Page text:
Pick your dream car.

Earley: My dream car would not be a car. It would be a Harley-Davidson motorcycle. And it would probably be an Electroglide.

Warner: My dream car? I'm not much of a car guy. … After this campaign, a mobile home that would allow me to sleep on the road.

What figure from Virginia history do you most admire?

Earley: George Washington, first president of the United States. He had a strong sense of duty to Virginia and to the nation, but in a very public-servant-oriented sense. He didn't view public office as something to hold onto forever, but as an opportunity to serve and then to return to being a citizen.

Warner: Thomas Jefferson. And Patrick Henry. Thomas Jefferson had such a Renaissance approach on so many different issues. And Patrick Henry, because he — that's my definition of a hero — he did what he thought was right and put himself in peril for the purpose of the fight for American independence. Let me add a third: Maggie Walker, for being able to overcome all the odds in starting the bank, as a woman and an African-American at a time when that just wasn't done.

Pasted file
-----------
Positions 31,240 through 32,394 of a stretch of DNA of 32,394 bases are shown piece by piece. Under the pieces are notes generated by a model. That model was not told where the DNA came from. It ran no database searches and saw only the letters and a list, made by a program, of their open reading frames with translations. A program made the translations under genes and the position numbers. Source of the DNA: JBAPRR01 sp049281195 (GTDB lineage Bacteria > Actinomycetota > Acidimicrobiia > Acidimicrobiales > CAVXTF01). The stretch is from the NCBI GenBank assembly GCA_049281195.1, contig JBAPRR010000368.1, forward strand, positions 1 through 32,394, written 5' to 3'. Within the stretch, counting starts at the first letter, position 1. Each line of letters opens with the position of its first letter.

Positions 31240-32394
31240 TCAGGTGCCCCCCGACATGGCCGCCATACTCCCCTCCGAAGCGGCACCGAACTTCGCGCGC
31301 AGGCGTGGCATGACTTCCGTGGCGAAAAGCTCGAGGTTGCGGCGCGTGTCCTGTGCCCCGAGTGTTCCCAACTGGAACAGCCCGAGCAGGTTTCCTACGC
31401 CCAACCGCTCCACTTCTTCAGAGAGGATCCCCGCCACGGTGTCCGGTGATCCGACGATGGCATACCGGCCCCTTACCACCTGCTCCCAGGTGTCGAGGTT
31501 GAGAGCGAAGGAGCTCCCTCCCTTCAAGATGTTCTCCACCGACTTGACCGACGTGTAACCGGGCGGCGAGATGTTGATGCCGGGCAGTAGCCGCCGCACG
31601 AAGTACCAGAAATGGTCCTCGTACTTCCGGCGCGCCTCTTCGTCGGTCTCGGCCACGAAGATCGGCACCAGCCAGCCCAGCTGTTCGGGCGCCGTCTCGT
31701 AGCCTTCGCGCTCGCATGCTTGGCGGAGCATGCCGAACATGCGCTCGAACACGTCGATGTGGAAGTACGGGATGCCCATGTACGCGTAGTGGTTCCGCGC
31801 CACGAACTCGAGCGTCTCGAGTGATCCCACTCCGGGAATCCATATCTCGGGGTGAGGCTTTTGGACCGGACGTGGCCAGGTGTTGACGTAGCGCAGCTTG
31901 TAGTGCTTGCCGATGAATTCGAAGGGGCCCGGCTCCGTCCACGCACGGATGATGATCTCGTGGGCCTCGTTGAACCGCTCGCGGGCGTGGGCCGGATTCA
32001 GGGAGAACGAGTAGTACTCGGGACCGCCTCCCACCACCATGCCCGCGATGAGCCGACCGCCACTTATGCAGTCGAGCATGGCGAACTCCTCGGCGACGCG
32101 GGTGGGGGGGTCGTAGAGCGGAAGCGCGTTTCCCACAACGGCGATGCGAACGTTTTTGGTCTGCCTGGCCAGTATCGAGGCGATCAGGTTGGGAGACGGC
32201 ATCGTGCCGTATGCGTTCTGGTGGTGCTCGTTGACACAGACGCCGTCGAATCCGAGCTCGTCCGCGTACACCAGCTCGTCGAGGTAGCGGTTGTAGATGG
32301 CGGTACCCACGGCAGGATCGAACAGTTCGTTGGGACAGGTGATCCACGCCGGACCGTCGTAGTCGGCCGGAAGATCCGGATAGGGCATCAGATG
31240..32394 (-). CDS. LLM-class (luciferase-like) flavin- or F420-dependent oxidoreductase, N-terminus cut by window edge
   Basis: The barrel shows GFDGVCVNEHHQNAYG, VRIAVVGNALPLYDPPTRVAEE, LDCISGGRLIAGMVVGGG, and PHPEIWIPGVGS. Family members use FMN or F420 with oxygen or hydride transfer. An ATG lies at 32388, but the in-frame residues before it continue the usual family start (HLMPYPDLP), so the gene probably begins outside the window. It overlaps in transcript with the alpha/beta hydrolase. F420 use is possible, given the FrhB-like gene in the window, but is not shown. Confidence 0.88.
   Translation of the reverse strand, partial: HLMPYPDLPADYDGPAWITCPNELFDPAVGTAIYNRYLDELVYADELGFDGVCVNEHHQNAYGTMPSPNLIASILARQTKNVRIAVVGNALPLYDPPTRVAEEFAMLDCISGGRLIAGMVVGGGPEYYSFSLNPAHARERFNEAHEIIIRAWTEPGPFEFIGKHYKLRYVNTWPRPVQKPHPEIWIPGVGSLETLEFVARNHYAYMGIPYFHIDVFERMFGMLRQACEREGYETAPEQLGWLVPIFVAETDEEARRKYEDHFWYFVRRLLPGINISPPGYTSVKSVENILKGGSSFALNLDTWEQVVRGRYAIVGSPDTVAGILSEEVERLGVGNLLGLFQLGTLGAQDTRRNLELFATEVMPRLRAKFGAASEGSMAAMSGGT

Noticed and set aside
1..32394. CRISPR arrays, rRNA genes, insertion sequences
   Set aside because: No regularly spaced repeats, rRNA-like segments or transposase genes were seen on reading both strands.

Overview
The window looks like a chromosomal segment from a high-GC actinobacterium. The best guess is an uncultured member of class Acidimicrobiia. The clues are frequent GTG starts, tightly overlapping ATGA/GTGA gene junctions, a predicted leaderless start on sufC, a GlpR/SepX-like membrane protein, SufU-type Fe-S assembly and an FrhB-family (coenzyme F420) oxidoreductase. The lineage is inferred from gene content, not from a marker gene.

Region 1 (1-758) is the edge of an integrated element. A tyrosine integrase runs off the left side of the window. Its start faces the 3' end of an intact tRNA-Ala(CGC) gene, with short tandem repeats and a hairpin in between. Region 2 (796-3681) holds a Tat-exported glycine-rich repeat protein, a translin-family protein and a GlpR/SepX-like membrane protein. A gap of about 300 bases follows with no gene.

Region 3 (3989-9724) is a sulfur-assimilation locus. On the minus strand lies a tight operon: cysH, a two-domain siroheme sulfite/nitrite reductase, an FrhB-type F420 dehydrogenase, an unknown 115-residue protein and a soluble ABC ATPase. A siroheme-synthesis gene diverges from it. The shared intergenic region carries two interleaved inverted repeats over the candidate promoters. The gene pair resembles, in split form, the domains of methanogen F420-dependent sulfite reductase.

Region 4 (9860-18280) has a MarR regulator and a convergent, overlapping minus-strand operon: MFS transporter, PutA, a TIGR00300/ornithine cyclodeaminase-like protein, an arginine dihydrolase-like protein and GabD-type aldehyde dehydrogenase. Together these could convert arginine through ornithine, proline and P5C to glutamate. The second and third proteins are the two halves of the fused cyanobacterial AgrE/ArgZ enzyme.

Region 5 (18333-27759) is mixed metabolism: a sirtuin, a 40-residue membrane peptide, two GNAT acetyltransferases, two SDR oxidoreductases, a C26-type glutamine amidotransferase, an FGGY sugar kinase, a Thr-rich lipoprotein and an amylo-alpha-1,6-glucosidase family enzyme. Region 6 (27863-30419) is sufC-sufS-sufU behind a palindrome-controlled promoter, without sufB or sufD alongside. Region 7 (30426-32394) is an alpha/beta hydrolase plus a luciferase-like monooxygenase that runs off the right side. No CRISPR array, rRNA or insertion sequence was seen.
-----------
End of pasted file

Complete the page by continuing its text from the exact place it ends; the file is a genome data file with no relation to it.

Do Virginians really want to pick which company sells them their power?

Earley: Well, I believe that what Virginians want is to be able to have competition that affords them cheaper electric rates. The opportunity to pick a power company is hopefully going to provide lower electric rates to citizens as we go through the deregulation process, which was put in motion by Congress. What's most important, as we go through that process, is to make sure we protect consumers from any variations in rate that would be detrimental to them.

Warner: I think Virginians want to have lower electric rates and I think that in the end, deregulation will lead to that.

What is the greatest danger facing Virginia's environment?

Earley: I think the greatest danger facing Virginia's environment is apathy from individuals who don't recognize how important environmental stewardship is, and how important protecting our environment is in making sure that we have a strong and growing economy. I think strong economic growth and strong environmental protection are interdependent.